(Bloomberg) -- South Korea’s telecom giant KT Corp. aims to double its sales from digital-related services to $10 billion by 2025, betting that artificial intelligence and cloud operations can offset the regulatory and market headwinds facing its traditional business.
The telecom service provider is also considering listing its cloud centers unit separately as part of the plan to transform into a digital platform company, chief executive officer Ku Hyeon-mo said in an interview Thursday. Sales from digital services was about $5 billion last year.
“Global telecom companies are struggling to change, and that’s why their shares are discounted,” Ku, 58, said in Seoul. KT is one of the few “telecom companies in the world that are well-adapted to new digital industry.”
KT’s push for new businesses comes as the nation’s telecom companies face tepid growth in new users for Internet services since 2017 amid saturation. Tight regulation holding down wireless fees has also weighed on companies, as South Korean presidents have pledged to lower mobile phone bills when they took office.
“KT has the highest dividend yields among Korea’s three telecom companies,” said Choi Nam-Kon, an analyst at Yuanta Securities Korea. “It has the largest size of non-telecom businesses among the three companies, which means it will be least affected by regulation on mobile phone bills.”
Shares of KT have risen 19% year-to-date, outperforming rivals SK Telecom Co. and LG Uplus Corp. and tracking better than the 13% loss by the benchmark Kospi index.
The company is looking to almost triple its annual revenue from AI-driven software for call centers in three years, as well as target more sales from AI-led logistics services for shipping companies, Ku said.
KT will be able to list shares of its unit KT Cloud, which operates six cloud centers, once regulatory changes are made to allow such offerings by protecting the interests of shareholders of the parent company, Ku said, without providing any timing or expected size. KT is considering a sale of a minority stake in KT Cloud, people familiar with the matter said in April. A sale of about 20% of its holding to a strategic partner could raise around $400 million, the people have said. KT doesn’t have a plan to sell existing shares in the unit, the company said in April.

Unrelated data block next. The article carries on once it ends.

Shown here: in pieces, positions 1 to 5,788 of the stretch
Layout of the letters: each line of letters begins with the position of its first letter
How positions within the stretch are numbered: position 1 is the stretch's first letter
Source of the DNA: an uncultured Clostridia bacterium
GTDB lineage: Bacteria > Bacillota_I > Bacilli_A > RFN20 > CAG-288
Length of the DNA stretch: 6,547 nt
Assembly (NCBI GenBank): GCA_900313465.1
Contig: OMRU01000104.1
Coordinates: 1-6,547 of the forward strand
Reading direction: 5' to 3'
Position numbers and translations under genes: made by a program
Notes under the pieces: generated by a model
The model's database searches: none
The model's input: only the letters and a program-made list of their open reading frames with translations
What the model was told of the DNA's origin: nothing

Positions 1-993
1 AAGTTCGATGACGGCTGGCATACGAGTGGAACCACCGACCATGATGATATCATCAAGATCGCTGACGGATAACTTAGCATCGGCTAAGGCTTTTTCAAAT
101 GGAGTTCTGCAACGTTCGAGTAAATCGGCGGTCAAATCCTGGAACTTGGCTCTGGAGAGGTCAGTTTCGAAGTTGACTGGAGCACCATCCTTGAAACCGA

“We should not damage the interests of the existing shareholders” of KT Corp., Ku said.
KT, which used to be a government-controlled firm before 2002, will seek to win orders from the Korean government for cloud services based on its experiences with state-run projects, he said. The government tends to prefer local providers due to security concerns, he said, and that the market is expected to grow to 800 billion won ($626 million) by 2025.
It remains to be seen if KT can dominate in what’s a highly competitive space that’s already attracted regulatory scrutiny. Korea’s Fair Trade Commission started in February an investigation into 32 companies running cloud services, citing oligopoly concerns. The regulatory body said it will focus its first probe on unfair business practices in areas including order bidding and customer relationships.
The company is also seeking listing of additional units this year: Kbank, an online banking operator, and Bookclub Millie, an e-book company. It’s also planning sometime in the future to list KT Studio Genie, a film and TV studio seeking partnerships with global players like Paramount and Canal+. Ku declined to comment on their valuation, citing rising uncertainty in global markets.
To Ku, opportunities for diversification continue to grow.
“When I talk about making profits from selling AI, people are surprised,” Ku said. “We are also planning to sell robots in near future --- I’m sure we will be good at it, because we have experiences in sales of mobile phones and its maintenance.”